When looking for the right financial advice, cost is one of the key factors for most people. Good financial advice will cost you money but when it comes to taking advice on your finances it could be the best investment you make.
The average cost per hour for financial advice in the UK is about £150, depending on where you are in the country and the specialisms and qualifications of the adviser you see. An IFA or financial adviser who helps you to review your investments or set up your pension may be happy to do this for a fixed charge for the whole job and there’s no harm in seeing if there is any room for negotiation or the ability to pay in instalments.
It’s important that you make sure you ask all the right questions about how much the advice will cost and how it can be paid for. To help you out, we’ve prepared an adviser checklist to help you ask prospective advisers the relevant important questions and provide a place for you to make note of what the advisers tell you about their fees and services.
Here’s an explanation of the sorts of payment options you might come across:
The cost that a professional adviser charges for providing their services. This is subject to VAT at standard rate.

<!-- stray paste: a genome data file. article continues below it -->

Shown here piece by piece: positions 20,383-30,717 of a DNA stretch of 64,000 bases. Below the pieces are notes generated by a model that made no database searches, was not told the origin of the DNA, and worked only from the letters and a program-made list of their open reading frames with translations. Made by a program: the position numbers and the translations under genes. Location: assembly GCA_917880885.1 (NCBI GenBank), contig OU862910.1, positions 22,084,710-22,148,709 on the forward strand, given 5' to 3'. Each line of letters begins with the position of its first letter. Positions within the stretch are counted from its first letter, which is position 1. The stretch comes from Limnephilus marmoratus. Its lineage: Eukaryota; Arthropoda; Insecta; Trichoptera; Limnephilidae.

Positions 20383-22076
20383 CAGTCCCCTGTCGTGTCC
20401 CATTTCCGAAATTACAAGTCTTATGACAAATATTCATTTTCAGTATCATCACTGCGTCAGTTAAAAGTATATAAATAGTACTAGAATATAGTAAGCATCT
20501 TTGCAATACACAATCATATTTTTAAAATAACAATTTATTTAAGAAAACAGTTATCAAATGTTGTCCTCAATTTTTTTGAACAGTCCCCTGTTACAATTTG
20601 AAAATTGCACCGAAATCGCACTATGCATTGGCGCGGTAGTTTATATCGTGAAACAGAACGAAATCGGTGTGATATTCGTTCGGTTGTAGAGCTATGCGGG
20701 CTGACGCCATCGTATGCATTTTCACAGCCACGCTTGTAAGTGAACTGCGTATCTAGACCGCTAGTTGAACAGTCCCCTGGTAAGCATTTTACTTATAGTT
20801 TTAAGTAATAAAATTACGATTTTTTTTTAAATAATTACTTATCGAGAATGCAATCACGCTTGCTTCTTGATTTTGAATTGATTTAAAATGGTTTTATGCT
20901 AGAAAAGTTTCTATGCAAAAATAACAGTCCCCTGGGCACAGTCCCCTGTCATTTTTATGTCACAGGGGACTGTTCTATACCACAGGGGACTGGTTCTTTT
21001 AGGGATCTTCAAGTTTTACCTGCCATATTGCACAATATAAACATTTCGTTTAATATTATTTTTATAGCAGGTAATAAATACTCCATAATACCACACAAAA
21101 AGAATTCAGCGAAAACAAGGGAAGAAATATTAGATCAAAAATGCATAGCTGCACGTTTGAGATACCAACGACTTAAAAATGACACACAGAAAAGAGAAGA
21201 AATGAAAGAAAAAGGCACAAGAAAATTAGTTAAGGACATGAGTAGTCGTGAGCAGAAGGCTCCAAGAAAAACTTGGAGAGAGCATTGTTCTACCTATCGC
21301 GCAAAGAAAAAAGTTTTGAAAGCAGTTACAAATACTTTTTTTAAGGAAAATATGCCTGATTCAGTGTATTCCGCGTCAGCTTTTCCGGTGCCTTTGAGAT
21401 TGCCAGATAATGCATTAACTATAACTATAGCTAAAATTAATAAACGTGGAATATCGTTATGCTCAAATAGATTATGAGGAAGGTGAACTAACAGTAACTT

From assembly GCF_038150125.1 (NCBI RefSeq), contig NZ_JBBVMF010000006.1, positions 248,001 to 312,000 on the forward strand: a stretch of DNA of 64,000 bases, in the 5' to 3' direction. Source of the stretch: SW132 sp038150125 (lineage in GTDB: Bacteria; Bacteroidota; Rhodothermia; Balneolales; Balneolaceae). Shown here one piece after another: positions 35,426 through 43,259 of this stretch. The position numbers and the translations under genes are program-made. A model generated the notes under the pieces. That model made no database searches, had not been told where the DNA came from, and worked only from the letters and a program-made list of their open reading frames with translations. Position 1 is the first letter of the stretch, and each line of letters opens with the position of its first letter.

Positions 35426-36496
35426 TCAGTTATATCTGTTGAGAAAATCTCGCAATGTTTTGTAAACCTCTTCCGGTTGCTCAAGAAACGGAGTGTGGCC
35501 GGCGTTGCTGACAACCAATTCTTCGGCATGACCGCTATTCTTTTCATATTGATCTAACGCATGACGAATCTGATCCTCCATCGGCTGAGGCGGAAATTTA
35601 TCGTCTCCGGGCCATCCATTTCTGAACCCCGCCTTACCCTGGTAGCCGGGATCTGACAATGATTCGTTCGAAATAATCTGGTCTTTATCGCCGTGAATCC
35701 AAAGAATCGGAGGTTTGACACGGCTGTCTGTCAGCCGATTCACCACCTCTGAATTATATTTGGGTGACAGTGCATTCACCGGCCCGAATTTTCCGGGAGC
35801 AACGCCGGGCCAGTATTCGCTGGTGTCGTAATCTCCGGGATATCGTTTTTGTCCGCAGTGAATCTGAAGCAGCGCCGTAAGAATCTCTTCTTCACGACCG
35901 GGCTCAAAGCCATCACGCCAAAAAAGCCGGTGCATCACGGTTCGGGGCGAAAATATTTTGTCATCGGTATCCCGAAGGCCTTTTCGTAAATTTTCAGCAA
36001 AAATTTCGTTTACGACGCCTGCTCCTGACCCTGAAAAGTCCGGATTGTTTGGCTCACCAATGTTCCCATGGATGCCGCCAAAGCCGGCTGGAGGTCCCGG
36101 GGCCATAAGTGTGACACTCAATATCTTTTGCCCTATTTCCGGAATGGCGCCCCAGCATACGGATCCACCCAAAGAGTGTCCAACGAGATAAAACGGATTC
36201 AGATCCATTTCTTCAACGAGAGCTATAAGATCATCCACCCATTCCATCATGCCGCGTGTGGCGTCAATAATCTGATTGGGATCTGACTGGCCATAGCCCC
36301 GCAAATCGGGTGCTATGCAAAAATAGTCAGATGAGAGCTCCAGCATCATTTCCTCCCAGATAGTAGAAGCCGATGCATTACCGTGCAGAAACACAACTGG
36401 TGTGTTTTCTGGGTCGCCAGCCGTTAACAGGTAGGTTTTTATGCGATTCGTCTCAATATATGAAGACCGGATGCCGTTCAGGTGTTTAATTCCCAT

Some advisers may be prepared to undertake a specific task for a fixed fee, such as setting up a pension policy. Make sure you ask them precisely what is and what is not included in the agreed fee.
Where the client pays for each hour (or part of an hour) of the adviser’s time. You should be given an estimate of how long the work will take and therefore how much you might expect to pay. Ask if any of the work can be carried out by a more junior colleague and then signed off by a senior – to save you money!
Percentage of assets
Often used by wealth managers who manage a portfolio of assets and investments for their clients. They take payment for their services based on a percentage of the value of the total portfolio.
Percentage of mortgage
Where a mortgage adviser or mortgage broker is paid at a rate equivalent to the agreed percentage of the mortgage you are taking out.
In financial advice, this is similar to ‘percentage of assets’ where the adviser takes payment based on an agreed percentage of the value of the assets or by working out a time/cost basis for regular management of your financial affairs.
Where the adviser takes payment for their services as commission from the company you buy your product from. Under the Retail Distribution Review (RDR), taking effect in 2013, financial advisers will no longer be able to charge commission on products that can be broadly described as investments – which will include pensions, equity release, life policies, investments in unit trusts and other kinds of investment. On some other kinds of financial ‘products’ (i.e. the things you might buy from a financial adviser like insurance or a mortgage) advisers are still allowed to be paid by commission – ask your adviser.